Sunday, September 2, 2007

Please discuss...

Why are some creationist books found in science, while other are found in religion?

I've come across this kind of confusion before, with the books of the pseudoscientist William Dembski with No Free Lunch in science, and Intelligent Design appropriately shelved in religion. Why do some books incorrectly end up in science, while others are correctly placed in religion or philosophy? This is why these poor, confused bookstores need our help, but the underlying reasons for these inconsistencies need to be addressed also. Stay tuned for more.

~ Ste

11 comments:

Heathen Dan said...

Most bookstore rely on what's printed on the books themselves. I've seen woo-woo books labeled "science" and are therefore filed under the science section.

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Daniel James Devine said...

Heathen Dan is probably right; booksellers read an overview paragraph for the book, and if it sounds more philosophical than scientific, it goes in the philo. dept.

After all, what bookseller reads through his books before selling them?

Ste said...

I find it interesting that, as with Dembski's books, titles that *appear* to be legitimate science are counted as science (No Free Lunch), while books whose titles make them unambiguously religious (e.g., Dembski's "Intelligent Design", Strobel's books) end up in religion.

Have some ID authors successfully hoodwinked the bookstores to try and claim scientific legitmacy?

~ Ste

Jason said...

It's because those who determine what books go where in a bookstore aren't the kind of people who use prejudiced terms like "pseudoscientist."

Actually, bookstores do use what the books are categorized as by the Library of Congress. Looking up No Free Lunch on the LoC website shows that it is categorized as:

Evolution (Biology)--Philosophy.
Biological systems.
Causation.

Perhaps instead of being a gigantic jackhole and picking on the bookstores, you should try to get the LoC to change how they categorize books you personally dislike. (Good luck with that!)

Ste said...

I use the term "pseudoscience" which refers to junk science - that is stuff that trys to appear to be scientific.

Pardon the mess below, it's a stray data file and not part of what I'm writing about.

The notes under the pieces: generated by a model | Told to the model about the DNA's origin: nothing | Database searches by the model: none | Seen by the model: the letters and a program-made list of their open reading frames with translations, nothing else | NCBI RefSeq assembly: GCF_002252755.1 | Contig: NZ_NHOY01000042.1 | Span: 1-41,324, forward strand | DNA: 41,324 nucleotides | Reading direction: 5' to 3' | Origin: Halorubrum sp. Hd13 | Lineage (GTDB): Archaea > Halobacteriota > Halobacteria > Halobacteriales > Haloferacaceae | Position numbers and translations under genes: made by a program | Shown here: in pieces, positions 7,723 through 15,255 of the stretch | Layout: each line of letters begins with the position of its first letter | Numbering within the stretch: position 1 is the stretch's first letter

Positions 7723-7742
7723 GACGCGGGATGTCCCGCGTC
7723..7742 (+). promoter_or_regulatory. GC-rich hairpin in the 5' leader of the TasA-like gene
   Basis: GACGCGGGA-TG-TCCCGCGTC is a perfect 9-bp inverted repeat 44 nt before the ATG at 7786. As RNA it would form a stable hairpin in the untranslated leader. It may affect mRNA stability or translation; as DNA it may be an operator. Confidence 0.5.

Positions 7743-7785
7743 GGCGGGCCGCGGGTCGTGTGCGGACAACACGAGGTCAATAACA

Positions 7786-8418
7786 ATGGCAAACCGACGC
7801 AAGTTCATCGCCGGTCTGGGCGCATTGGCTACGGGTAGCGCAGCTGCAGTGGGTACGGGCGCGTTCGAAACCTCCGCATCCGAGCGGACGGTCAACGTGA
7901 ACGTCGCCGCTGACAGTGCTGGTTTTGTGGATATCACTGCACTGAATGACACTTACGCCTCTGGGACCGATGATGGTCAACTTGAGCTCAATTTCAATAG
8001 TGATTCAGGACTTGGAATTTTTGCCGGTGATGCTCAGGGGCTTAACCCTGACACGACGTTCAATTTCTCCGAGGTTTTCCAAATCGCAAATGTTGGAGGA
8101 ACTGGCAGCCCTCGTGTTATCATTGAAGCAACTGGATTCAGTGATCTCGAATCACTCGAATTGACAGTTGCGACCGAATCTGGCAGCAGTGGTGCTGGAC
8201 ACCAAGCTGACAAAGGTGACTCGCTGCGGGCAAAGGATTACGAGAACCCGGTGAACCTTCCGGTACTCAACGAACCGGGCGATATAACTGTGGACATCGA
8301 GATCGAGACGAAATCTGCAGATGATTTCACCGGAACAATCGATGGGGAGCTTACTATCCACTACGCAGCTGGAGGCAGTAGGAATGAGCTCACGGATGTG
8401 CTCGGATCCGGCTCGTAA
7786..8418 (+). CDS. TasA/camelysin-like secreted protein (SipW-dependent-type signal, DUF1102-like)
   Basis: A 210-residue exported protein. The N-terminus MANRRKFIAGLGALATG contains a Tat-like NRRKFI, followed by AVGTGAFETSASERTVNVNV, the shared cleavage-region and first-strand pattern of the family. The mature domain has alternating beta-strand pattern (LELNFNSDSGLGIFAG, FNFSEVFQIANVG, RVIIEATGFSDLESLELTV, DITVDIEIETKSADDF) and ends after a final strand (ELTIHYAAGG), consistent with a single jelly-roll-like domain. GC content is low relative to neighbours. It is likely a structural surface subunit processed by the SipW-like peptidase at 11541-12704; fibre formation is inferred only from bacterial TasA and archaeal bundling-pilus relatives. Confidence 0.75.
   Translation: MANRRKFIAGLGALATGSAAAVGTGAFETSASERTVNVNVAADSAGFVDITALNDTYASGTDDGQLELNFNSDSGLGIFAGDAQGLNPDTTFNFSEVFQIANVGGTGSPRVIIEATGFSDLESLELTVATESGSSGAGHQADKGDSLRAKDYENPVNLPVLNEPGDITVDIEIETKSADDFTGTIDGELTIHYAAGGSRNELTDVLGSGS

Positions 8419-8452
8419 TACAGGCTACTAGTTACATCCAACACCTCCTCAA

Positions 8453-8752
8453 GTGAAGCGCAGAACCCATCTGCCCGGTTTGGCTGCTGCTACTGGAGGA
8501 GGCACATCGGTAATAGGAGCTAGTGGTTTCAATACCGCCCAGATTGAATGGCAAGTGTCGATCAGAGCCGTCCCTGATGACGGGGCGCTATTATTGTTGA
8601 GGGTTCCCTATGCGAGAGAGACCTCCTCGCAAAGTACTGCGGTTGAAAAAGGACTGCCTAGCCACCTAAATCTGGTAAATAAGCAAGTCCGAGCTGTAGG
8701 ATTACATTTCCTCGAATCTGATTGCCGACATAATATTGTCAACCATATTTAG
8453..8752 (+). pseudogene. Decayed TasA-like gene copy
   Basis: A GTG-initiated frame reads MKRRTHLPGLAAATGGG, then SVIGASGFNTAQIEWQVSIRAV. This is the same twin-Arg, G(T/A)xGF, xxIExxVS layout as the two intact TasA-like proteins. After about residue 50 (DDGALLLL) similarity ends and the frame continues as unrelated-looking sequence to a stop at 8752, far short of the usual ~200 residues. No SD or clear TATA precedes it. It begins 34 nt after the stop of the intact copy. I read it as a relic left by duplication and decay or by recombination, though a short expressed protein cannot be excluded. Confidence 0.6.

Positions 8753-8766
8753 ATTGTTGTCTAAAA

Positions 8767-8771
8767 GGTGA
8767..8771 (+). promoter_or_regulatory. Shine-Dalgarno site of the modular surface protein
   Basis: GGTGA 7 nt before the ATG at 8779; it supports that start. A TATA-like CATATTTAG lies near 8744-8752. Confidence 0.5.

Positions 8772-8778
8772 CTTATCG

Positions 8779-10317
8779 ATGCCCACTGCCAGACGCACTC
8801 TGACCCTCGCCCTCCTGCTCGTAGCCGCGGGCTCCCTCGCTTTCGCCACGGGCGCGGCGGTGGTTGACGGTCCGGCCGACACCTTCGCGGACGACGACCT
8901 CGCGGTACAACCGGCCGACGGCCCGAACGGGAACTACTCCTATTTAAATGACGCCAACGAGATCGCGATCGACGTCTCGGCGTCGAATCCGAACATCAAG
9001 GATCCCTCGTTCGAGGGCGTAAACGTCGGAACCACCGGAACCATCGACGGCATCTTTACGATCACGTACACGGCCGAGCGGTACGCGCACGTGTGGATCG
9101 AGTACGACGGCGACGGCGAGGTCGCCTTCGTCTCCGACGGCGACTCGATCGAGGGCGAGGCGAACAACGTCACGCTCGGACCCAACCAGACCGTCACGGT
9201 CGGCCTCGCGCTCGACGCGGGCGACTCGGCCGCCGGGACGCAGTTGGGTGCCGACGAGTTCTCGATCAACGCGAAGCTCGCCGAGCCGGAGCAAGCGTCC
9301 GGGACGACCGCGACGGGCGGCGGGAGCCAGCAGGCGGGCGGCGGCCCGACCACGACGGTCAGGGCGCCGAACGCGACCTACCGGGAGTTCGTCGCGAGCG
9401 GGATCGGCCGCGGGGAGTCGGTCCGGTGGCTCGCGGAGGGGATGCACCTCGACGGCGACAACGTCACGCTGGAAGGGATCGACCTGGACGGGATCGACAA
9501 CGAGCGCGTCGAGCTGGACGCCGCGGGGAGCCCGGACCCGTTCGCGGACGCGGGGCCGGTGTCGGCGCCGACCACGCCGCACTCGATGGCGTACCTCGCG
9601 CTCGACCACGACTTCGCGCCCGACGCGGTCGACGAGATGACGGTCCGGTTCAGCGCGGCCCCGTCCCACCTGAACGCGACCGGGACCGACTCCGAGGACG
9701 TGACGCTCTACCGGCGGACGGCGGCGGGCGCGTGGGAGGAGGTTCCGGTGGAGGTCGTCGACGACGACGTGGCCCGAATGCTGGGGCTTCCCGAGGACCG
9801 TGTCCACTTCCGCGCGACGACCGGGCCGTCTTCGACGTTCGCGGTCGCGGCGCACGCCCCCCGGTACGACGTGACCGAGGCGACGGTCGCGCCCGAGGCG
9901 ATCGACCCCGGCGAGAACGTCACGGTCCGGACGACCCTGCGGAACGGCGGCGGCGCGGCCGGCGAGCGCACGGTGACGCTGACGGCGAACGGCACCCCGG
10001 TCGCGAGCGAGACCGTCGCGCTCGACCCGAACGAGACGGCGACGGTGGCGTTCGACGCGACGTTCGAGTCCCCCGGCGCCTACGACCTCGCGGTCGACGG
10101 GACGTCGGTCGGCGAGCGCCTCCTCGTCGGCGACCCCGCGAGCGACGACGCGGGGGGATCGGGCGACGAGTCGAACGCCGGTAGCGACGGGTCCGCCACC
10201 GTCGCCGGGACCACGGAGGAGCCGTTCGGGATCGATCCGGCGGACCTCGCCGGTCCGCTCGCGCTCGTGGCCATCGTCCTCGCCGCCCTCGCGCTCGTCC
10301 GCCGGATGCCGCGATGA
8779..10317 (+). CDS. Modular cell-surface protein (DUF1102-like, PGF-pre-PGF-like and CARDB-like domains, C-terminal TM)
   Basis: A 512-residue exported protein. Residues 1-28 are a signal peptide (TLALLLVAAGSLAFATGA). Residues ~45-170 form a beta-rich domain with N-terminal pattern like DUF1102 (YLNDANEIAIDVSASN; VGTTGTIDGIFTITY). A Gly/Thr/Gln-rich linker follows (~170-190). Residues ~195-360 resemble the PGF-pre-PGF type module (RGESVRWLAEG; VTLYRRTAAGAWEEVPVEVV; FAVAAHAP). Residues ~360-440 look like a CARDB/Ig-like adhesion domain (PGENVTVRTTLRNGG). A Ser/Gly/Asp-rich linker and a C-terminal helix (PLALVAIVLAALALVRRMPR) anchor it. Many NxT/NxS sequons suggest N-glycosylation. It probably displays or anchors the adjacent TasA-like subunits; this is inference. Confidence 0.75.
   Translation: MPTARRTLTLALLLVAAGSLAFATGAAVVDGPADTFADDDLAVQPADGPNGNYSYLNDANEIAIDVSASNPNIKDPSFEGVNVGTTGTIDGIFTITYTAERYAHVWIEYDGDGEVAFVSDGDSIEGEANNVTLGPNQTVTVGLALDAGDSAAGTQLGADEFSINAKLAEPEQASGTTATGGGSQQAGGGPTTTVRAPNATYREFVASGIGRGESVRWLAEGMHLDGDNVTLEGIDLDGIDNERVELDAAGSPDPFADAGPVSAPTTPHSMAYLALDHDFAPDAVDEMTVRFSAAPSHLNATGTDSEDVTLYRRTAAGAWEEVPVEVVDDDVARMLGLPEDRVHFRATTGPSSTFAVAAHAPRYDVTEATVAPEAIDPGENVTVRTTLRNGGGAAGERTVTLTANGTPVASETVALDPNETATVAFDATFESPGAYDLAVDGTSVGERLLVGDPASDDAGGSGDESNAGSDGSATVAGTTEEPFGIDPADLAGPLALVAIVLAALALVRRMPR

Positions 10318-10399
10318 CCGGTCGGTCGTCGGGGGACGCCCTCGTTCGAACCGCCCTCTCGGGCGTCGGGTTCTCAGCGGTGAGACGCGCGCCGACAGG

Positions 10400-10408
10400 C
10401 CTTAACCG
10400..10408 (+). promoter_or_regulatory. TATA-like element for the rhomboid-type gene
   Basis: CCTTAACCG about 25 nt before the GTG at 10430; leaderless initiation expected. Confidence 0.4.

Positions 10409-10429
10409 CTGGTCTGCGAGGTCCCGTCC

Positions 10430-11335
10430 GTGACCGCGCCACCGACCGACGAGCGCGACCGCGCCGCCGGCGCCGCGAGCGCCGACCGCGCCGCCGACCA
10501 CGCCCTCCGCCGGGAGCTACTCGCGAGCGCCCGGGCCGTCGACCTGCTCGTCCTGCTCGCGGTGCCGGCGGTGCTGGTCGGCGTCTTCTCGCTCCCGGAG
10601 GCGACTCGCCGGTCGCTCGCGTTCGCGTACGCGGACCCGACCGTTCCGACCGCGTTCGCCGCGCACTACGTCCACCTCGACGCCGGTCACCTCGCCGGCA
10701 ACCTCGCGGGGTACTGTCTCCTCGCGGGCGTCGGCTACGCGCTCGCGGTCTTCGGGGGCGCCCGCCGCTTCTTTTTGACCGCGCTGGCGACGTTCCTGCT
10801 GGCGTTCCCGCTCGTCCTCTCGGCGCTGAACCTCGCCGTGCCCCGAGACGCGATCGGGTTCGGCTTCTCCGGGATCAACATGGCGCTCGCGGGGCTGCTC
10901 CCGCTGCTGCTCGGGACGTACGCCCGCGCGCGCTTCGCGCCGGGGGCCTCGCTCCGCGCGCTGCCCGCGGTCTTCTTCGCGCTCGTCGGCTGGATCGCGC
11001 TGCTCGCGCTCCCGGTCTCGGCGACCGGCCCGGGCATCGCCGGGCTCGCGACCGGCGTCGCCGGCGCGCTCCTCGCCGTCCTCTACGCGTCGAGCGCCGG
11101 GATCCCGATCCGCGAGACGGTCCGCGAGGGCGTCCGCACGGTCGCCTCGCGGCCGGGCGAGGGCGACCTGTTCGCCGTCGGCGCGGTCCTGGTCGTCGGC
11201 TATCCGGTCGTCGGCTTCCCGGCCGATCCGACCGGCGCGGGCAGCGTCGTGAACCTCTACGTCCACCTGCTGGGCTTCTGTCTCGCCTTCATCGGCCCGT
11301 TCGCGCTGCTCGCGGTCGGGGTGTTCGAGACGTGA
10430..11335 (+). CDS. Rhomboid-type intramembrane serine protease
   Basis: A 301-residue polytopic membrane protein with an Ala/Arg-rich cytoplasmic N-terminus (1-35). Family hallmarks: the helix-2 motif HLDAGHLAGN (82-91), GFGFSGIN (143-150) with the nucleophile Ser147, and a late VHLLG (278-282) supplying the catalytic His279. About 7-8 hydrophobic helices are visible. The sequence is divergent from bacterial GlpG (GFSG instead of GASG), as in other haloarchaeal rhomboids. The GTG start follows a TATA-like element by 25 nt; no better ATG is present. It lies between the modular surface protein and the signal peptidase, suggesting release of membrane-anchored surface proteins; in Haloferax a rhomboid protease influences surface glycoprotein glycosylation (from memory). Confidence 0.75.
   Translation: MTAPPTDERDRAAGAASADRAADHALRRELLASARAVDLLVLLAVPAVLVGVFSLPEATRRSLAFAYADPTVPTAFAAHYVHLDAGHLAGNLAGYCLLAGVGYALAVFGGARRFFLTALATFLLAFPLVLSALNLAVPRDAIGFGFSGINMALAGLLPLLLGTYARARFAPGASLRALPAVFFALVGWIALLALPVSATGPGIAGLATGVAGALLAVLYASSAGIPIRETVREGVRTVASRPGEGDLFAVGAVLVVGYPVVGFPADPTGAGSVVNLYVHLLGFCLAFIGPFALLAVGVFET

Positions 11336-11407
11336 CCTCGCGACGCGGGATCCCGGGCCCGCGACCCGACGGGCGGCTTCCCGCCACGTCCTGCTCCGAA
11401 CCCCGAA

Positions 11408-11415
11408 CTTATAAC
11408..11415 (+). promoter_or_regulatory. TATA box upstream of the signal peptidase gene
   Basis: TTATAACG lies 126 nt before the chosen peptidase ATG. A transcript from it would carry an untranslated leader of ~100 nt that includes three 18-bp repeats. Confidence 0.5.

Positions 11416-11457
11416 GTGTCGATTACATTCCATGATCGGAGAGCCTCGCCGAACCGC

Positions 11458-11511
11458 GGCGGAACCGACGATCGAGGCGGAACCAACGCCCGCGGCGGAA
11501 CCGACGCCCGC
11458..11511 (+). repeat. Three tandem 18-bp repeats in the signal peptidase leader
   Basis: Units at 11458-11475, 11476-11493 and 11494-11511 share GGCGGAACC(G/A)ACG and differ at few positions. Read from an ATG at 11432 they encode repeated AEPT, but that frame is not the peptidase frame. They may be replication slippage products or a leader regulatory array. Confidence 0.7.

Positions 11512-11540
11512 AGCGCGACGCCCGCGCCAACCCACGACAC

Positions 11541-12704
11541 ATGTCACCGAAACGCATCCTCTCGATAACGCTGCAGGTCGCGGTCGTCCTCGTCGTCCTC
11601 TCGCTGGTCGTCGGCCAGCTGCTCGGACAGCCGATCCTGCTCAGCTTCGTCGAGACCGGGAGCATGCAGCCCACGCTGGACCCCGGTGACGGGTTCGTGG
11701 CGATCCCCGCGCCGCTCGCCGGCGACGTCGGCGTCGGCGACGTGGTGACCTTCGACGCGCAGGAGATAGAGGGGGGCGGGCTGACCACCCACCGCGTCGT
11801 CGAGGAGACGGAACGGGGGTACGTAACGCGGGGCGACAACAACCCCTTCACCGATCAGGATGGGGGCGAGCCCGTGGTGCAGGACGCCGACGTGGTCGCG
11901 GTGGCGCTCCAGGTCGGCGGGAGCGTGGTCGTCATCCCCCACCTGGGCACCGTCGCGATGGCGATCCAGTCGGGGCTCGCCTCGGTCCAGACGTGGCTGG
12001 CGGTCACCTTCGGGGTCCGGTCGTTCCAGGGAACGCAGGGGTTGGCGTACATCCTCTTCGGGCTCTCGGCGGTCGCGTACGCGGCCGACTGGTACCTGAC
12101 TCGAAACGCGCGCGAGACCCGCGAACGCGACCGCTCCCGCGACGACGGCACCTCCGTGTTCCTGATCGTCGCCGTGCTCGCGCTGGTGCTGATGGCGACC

Yes, Dembski's "No Free Lunch" is not in the LoC's section, but his book entitled "Intelligent Design" is classified thus:

Subjects: Religion and science.
Intelligent design (Teleology)
God--Proof, Cosmological.
Naturalism.

And, not coincidentally, it is found in religion in bookstores too.

So, books that are unambiguously ID are counted as religion (see Strobel's books), but ID books that pretend to be science (see Behe) are counted as science. The LoC class books by what they appear to be - if the published pushes them as science then they are classes as that. The LoC needs notifying of the contents of these books.

I am currently talking to the LoC and making good progress - I shall report soon.

Oh, and please don't flame, it just makes you look dumb.

~ Ste

Stephen Hero said...

@ Ste - the idea that books focused on scientific issues via theological or philosophical frameworks should be categorized outside of science sections seems to be a bit narrow minded. Your attempt to re-classify them is on par with an attempt to disengage science from ethical concerns - as though they are somehow mutually exclusive. Science, philosophy and religion are not now, nor have they ever been, nor should they be conceived of as wholly separate. I would argue that this type of cross-pollination would drive rigorous debate through exposure to a broader spectrum of ideas. I can, however, see how this would be problematic for those attempting to move forward a (thinly veiled) anti-religious program.

Stephen Hero said...
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Stephen Hero said...
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Lori Blough said...

Hello -- former bookstore employee again. For the 10 or so years I worked at Waldenbooks, this is how it went. Giant shipment of boxes comes in Friday night, with 50 to 200 cartons depending on the size of the store - I worked in a tiny one, a middlin' one, and a large "combo" store. By Saturday evening, someone or two had to open all of the randomly filled boxes and sort them onto shelves in the back room - in bursts, in between working the counter and so on. Not a lot of time to think about it, just peek at the cover and pick a category and move on to the next one.

Sunday morning 2 to 6 employees would come in for a couple of hours for a "shelving party". The goal is to get every book out between 8 am and noon before the mall/store opens. Again, no time to seriously examine the books. If we absolutely couldn't decide we'd hit the computer to see what category home office said to use.

Eventually, most things that are not well shelved will get discovered during straightening or scanning for returns. But then again, you always have customers randomly putting books wherever they feel like - like the oh so funny trick of putting erotica in the kid's section... And, as you look titles up you might think about something that needs reshelved - if you have the time. Waldens was notorious for understaffing, so Borders is probably just the same.

Sorry so long... just wanted to give you the "other side".

-Lori

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